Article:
Jeremiah Trammell is the gifted artist who painted the wonderful illustrations for
The Giant Cabbage

and

The Cabin that Moose Built

Jeremiah was raised in the small Alaska town of Willow where he began drawing before he entered kindergarten.
A high art school teacher encouraged him, and he developed his own style. Jeremiah is a brilliant self-taught artist and sometimes looks to artists such as Christensen, Modigliani and Bragg for inspiration in his painting style.

 

 


After completing school, he worked at a small espresso bar in Anchorage where he was asked to create posters and menus. His work caught the eye of Linda Lockhart, art director of Alaska Magazine. Since that time, Jeremiah has continually worked with Alaska Magazine. He created the terrific cover for their 65th Anniversary Issue, the first non-photo illustration on the cover in over twenty years. Now residing in Seattle, Washington, Jeremiah loves to climb mountains, kayak, paint/create stories with pictures - and of course explore new places with his wife Sandy.


Jeremiah's Polar Bears

 

Okay and now for the SILLY STUFF..........(and none of it is true - honest!)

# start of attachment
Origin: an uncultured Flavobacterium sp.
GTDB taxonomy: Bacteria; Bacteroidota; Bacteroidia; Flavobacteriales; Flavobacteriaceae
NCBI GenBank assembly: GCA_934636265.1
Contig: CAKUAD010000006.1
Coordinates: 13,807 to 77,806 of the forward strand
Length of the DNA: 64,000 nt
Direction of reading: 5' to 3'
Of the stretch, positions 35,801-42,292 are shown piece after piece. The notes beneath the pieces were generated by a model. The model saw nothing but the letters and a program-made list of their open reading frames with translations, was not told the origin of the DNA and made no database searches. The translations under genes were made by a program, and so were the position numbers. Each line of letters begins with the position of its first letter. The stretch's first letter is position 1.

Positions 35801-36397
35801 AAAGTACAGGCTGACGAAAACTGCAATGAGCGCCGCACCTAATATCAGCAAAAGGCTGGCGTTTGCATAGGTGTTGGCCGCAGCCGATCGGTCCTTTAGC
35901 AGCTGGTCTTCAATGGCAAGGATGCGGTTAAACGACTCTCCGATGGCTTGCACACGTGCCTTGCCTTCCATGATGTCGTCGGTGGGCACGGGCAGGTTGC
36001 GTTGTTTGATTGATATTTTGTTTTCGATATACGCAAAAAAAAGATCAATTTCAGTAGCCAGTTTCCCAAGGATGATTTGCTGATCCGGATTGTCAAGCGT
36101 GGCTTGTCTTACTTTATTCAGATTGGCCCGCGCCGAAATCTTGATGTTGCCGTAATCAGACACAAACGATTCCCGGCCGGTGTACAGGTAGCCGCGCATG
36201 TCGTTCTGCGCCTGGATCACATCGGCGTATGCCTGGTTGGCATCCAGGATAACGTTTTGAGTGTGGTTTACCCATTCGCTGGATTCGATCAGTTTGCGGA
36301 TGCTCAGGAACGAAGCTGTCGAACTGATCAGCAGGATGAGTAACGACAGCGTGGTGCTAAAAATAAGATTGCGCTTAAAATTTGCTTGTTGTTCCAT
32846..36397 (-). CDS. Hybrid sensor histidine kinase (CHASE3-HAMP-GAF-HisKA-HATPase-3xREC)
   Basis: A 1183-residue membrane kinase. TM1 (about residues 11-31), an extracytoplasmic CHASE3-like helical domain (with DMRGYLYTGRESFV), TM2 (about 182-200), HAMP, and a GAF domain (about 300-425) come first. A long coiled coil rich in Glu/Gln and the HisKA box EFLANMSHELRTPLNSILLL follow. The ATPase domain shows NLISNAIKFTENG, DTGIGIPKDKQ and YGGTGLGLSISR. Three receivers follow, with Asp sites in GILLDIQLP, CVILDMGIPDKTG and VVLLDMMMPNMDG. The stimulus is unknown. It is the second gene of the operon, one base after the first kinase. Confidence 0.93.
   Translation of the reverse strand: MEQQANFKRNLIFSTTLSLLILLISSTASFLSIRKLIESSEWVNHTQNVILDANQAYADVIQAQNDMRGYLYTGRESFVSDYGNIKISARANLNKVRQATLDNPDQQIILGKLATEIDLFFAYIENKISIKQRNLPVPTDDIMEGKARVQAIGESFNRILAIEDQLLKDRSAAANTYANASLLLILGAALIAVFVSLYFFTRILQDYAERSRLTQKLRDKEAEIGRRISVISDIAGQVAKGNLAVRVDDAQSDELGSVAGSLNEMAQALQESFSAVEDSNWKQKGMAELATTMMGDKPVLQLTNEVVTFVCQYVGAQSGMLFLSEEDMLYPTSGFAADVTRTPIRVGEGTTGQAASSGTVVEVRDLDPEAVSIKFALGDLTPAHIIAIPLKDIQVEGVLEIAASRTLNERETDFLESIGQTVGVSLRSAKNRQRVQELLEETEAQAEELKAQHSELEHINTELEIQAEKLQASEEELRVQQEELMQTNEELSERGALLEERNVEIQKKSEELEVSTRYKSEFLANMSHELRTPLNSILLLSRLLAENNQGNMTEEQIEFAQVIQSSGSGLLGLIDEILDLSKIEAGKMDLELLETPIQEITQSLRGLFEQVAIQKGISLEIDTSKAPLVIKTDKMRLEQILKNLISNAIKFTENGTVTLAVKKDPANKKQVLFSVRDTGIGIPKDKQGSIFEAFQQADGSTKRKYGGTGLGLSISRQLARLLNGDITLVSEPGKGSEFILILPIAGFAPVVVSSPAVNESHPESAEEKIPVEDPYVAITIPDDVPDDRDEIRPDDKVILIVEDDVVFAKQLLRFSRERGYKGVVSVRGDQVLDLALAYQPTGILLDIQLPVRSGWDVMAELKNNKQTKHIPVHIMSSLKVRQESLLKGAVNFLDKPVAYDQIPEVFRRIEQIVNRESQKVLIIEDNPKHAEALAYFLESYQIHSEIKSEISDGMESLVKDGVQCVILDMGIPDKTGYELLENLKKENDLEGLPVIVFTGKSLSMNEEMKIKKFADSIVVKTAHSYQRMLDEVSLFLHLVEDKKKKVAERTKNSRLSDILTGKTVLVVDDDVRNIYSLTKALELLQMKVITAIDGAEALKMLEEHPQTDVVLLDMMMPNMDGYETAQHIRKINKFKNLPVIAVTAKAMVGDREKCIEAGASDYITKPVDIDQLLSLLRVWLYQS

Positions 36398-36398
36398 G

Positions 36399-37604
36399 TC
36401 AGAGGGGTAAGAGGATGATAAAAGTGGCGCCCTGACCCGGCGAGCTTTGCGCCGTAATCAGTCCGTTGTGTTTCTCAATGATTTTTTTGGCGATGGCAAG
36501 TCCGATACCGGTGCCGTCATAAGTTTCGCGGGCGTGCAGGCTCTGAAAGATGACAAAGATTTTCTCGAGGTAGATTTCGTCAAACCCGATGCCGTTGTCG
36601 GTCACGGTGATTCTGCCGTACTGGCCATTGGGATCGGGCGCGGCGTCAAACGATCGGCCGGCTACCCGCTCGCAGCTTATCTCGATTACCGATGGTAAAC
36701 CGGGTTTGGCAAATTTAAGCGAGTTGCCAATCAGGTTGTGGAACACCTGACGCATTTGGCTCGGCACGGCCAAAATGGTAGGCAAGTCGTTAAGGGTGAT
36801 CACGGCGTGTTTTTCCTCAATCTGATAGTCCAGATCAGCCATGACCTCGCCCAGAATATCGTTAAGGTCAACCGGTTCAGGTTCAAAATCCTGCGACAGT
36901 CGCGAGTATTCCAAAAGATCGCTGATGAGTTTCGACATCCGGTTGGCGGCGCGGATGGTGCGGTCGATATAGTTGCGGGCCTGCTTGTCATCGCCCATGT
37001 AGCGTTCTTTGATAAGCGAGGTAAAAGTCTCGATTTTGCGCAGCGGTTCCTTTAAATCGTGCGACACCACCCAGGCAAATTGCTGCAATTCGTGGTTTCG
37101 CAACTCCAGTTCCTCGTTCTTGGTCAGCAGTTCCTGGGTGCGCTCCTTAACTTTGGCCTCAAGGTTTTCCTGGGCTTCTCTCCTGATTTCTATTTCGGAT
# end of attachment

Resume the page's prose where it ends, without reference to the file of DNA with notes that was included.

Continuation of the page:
Jeremiah may currently reside in Seattle but fervently clings to a mystical adoration of duct tape in hopes of one day returning to life in Alaska.

As a radical liberal Jeremiah believes that all declared artists should be given free canvas and art boards. In order to support his habit he has been forced to lead a secret life as the dictatorial leader of a squadron of commando barristas....You WILL have a biscotti with that!

Jeremiah recently tried using a carpenter's tool belt but found that his brushes kept tumbling onto the floor. His art tools now rest in a western-style gun holster for those times when he has the impulse to 'draw'.

He likes long walks on the beach at sunset if someone else can carry his easel, paints, the cooler filled with beverages......

Jeremiah is one of those rare individuals who has calculated the number of licks required to reach the tootsie roll center of a tootsie pop but cannot divulge that information as he has finally reached a confidential settlement with the military.

 

Jeremiah's favorite aftershave is eau du turpentine.

One of Jeremiah's first jobs was working for the Alaska highway department painting the lines on roads. The restrictions of having to use solid lines, dashed lines, double lines and only two colors soon grew tiresome to the young Jeremiah. His lack of success in his attempts to express himself (and a series of freak accidents) convinced him to switch media (and jobs).

Jeremiah's discovery of paint on canvas as an outlet for his artistic energies was a turning point in his career. The solid lines, double lines and dashes were much more breathtaking on canvas and his painting "Yellow Double Line" remains a classic.

Jeremiah, always the innovator, soon broke out of the highway department mold and the rest is history.

Return